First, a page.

Tue, Apr 13, 2004 - Page 10 News List

HSBC raises GDP growth estimate

UPBEAT FORECAST The bank's report on the nation's economic outlook says that corporate demand is fueling GDP growth and that direct links remain a distant goal

By Joyce Huang  /  STAFF REPORTER

HSBC, the world's second-biggest bank by market value, yesterday raised its estimate of Taiwan's economic growth this year to 6.5 percent from an earlier prediction of 5.0 percent.

"Demand for credit -- one of the key signs that an economic recovery is becoming self-sustaining -- is rising," HSBC economist Arthur Woo said yesterday in a report on the nation's economic outlook, adding that corporate demand has contributed to this pick-up.

The report said the nation's economic prospects are bright despite obstacles such as the political dispute over the presidential election.

The UK lender expects the situation to return to normal soon once tempers have cooled down.

"This is based on our belief that the politicians know that it is in Taiwan's best interests to show that its democratic process is functioning properly, particularly to the PRC government," the report said, adding that the political issue should result in no significant damage to either consumer or business confidence.

The bank, however, isn't enthusiastic about the economic stimulus packages proposed by either the Democratic Progressive Party or the Chinese Nationalist Party (KMT), saying that both made no specific or feasible pledges on how to improve the economy.

The bank also remains skeptical about any immediate benefits from direct cross-strait links -- a policy that both President Chen Shui-bian (陳水扁) and KMT Chairman Lien Chan (連戰) have vowed to pursue -- although it is confident that the links will eventually be implemented.

Competing agendas

"Direct trade links remain distant," Woo said in the report, "[The] links will require serious negotiations with Beijing, which may have a different agenda and timetable."

Despite the difficulty, Chen will have to pursue the links since the nation's economic relationship with China has deepened during his tenure, with approved indirect investment totaling US$7.7 billion last year from US$1.3 billion in 1999, the report said.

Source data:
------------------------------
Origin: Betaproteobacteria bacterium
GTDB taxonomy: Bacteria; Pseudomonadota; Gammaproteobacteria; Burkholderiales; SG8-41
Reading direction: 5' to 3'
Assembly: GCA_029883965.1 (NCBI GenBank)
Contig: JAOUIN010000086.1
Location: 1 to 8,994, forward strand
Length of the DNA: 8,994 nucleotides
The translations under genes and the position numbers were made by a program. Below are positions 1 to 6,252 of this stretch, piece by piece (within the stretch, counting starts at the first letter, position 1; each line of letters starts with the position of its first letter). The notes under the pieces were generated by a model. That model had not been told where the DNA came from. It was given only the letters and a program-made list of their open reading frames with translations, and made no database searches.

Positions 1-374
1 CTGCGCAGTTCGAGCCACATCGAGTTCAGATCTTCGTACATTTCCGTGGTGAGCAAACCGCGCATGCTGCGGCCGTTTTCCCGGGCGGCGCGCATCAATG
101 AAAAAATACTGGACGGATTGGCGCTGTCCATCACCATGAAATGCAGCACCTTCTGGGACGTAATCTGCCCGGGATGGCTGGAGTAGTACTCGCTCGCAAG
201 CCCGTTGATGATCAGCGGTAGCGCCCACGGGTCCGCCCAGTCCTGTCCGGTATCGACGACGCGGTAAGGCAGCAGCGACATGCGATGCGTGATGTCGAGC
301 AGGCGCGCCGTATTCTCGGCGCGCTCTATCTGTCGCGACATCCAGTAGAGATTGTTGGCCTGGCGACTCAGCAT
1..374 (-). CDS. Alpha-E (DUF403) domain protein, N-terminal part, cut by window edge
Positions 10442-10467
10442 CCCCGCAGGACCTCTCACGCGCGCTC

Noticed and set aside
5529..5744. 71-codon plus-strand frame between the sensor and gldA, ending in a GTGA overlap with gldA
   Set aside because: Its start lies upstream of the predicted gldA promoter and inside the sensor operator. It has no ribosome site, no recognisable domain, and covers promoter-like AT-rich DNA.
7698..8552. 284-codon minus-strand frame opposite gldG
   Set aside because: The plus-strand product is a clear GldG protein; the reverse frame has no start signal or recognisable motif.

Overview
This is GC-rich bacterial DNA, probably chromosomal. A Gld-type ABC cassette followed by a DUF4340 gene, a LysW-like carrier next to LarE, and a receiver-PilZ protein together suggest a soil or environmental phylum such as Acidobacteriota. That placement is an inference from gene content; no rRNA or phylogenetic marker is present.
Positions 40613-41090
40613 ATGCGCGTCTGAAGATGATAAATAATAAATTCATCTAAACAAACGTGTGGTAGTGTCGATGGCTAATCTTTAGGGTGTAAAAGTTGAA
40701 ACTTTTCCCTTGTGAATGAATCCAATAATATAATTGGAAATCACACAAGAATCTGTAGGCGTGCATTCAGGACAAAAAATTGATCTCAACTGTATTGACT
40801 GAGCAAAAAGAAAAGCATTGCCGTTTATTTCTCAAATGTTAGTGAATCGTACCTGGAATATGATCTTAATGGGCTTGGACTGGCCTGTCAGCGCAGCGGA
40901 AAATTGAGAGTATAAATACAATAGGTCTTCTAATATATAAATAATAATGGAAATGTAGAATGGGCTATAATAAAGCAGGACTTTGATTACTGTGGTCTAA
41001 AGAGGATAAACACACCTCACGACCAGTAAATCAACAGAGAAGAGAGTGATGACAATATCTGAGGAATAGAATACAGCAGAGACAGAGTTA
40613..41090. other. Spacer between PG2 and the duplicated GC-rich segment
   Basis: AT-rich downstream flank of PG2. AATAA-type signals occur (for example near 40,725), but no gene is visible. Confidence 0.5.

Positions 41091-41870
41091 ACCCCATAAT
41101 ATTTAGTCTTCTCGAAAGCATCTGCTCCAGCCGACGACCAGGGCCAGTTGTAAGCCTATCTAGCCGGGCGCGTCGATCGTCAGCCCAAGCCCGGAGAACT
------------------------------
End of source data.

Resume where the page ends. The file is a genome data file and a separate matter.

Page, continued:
Since China has a significant impact on Taiwan's economy, there are concerns that the domestic export sector may be hit by efforts to cool the surging economy in China.

But HSBC concluded that China's importance shouldn't be exaggerated.

The lender said China's economy is likely to register another year of strong GDP growth, with an estimated 8.8 percent gain, though not at the same red-hot pace as the 9.1 percent in 1999.


Downward pressure on China's demand for foreign goods is likely to be most visible in its appetite for investment and capital-intensive goods rather than consumer-related goods, raw materials or intermediate inputs, it added.

Taiwan should not suffer too much because most of its exports to China are either consumer-related goods or intermediate inputs, HSBC said.

HSBC also shrugged off concerns that the global manufacturing cycle is close to peaking, while dismissing worries that the nation faces growing inflationary pressures.

The US ISM manufacturing index suggests that Taiwan's exports would remain on a firm footing for the next six months, or well into the third quarter, the bank said.

"In short, it seems increasingly evident that Taiwan is likely to experience the best of both worlds, namely strong economic growth and benign inflation in the coming quarters," the report concluded.

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